“In this chapter, we juxtapose—mash up and remix—delivery and memory with orientation in the service of productive play. Such play lets us develop and explore a critical consciousness that becomes aware of the orientations that shape memory and subjectivity as well as the potentiality to reorient them, even if through disorientation. As a techne, our call for such dis/orientation emerges from and extends a long line of queer aesthetic practice” (mob4a).

“What draws us queerly to such work is its often embodied delivery (and memory), its working through the body—wandering, following instincts, tracing desires, reacting in the flesh, coupling strangely and unexpectedly and even grotesquely—as well as its questioning of normative modes of production (wander!) and its orientation to potentialities as opposed to (heteronormative) reproduction” (mob4a).

“What we have been proposing through this work is a reorientation of memory and delivery that serves as a multimodal techne of self. Such a technerelies on the constant re/negotiation of memory and ecologies of delivery, of allowing for but also stumbling upon embodied encounters with what we think we know and what’s coming at us” (mob5b).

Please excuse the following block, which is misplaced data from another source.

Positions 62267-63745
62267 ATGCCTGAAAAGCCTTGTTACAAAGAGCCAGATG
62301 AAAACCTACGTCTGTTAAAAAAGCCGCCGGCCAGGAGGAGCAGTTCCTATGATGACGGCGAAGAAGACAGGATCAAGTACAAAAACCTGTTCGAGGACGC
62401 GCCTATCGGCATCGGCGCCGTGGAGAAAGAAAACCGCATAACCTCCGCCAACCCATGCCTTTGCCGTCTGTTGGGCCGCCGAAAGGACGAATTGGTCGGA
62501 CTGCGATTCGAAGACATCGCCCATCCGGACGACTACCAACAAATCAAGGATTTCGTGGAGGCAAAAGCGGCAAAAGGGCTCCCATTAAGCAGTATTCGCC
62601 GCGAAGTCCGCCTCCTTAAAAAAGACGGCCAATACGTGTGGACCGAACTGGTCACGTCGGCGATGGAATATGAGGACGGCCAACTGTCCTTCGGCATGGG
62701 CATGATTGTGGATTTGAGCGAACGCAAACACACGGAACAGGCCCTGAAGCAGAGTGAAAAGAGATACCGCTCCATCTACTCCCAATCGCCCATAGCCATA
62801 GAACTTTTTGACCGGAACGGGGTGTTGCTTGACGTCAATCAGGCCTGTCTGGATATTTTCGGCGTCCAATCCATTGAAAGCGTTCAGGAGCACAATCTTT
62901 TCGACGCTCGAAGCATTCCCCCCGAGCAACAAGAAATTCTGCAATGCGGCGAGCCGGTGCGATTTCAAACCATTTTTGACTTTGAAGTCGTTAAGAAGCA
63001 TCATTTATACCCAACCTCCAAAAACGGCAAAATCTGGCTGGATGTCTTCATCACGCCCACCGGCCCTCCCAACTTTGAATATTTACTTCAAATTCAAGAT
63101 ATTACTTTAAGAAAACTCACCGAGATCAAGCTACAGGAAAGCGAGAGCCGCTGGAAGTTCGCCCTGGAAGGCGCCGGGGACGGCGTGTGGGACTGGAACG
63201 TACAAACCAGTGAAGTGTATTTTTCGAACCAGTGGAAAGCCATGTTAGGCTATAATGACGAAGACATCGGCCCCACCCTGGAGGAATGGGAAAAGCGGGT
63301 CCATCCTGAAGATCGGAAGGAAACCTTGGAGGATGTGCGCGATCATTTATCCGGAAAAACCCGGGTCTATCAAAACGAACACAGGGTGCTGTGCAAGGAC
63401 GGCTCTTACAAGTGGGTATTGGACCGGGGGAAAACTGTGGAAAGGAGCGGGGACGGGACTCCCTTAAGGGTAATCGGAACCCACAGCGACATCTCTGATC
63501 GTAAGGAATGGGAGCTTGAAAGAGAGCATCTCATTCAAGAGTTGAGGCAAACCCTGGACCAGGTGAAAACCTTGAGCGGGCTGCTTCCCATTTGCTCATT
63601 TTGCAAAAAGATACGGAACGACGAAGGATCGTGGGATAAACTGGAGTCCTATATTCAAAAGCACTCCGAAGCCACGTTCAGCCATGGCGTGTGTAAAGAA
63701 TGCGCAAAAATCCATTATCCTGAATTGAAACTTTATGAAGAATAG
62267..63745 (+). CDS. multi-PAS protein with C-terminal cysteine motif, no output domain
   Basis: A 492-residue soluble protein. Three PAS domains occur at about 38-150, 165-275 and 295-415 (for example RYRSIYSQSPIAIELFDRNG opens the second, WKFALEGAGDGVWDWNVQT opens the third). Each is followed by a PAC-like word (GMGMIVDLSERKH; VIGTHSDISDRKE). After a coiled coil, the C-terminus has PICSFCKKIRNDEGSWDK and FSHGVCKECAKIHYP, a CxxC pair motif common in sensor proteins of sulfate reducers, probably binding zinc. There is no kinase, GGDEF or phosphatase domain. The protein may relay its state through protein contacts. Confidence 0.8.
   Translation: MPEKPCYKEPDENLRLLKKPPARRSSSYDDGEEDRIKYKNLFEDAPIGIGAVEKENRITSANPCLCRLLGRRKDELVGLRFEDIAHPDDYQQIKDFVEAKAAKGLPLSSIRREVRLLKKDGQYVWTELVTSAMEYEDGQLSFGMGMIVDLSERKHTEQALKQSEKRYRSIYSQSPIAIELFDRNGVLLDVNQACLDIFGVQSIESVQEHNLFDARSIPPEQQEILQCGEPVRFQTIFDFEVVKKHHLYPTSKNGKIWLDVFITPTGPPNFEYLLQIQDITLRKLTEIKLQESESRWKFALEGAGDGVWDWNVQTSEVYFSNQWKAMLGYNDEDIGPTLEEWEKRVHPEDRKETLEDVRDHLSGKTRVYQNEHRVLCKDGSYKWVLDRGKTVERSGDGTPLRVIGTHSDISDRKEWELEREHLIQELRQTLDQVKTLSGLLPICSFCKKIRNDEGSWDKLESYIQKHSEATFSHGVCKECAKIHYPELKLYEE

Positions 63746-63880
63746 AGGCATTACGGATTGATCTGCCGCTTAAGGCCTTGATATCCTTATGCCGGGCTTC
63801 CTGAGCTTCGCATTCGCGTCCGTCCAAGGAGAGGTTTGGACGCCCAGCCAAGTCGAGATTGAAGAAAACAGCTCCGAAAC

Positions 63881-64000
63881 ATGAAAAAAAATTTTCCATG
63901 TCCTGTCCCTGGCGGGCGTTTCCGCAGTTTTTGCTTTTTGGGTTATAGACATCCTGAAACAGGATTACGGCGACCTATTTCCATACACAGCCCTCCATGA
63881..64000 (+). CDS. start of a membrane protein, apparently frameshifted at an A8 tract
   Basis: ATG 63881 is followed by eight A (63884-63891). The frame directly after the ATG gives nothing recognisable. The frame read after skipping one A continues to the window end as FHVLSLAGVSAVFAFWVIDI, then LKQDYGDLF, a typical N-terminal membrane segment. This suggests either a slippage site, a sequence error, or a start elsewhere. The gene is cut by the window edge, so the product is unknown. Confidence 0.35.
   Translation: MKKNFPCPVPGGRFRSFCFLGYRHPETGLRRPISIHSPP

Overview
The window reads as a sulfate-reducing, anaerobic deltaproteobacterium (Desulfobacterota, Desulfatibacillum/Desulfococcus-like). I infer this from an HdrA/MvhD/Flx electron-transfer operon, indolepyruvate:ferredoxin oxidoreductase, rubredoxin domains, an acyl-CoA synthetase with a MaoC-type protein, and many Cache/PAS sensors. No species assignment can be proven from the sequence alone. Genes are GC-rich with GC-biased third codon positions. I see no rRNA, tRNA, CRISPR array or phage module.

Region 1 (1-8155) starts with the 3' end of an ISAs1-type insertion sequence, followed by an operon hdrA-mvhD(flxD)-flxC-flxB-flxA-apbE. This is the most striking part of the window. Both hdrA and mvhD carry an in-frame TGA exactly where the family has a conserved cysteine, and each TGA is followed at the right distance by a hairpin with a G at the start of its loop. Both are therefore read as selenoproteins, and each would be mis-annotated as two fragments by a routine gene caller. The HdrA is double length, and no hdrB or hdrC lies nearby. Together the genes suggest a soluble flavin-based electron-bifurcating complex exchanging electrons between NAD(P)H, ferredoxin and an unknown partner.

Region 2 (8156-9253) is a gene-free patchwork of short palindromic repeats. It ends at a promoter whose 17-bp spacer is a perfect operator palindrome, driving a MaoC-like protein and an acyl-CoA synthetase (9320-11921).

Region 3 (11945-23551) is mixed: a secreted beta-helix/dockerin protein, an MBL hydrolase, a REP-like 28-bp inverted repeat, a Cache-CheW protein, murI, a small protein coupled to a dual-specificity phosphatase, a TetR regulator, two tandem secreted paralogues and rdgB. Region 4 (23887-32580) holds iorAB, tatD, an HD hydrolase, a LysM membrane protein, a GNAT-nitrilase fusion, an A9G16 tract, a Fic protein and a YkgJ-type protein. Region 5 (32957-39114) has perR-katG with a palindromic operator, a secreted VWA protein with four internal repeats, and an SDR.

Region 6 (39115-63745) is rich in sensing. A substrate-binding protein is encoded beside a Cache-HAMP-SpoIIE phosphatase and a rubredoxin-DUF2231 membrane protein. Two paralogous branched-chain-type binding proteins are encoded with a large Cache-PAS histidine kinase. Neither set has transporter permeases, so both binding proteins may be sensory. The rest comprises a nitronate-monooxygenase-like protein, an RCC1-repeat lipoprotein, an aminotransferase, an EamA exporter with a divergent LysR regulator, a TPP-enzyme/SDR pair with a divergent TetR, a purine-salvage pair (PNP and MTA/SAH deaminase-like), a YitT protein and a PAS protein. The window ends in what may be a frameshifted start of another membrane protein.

“Graffiti is often itself an act of dis/orientation. Some of it just tags the environment, designed to mark a space as owned in a subterranean geography. But much of it disrupts the nearly seamless flow of corporate colonization of public spaces. We think, for instance, of Banksy or Keith Haring, whose work posed material interruptions of spatial narratives that otherwise kept us moving along—nothing to see here, get back to work, go shopping. “Live Here, Work Here, Play Here.” Graffiti can dis/orient the spatial spectacles of our everyday lives, tactically turning attention to cracks in the narrative, contradictions and incommensurabilities in the paved-over stories we otherwise tell ourselves to get through the day” (mob6).

“Graffiti offers an ephemerality of consequence. It is a public techne of reorientation. It is the trace of others’ engagement with the world, with an attempt to leave a mark, to make an impression, to divert, to disrupt, to affect, to make our collective landscapes affective, to tell another story. It reminds us that someone or some people were here. It is memory and delivery. And, in its often unknown authorship, it performs a rhizomatic scattering of the self, an ecology of subjectivity that narrates otherwise, that draws attention to its difference from everything else around it” (mob6a).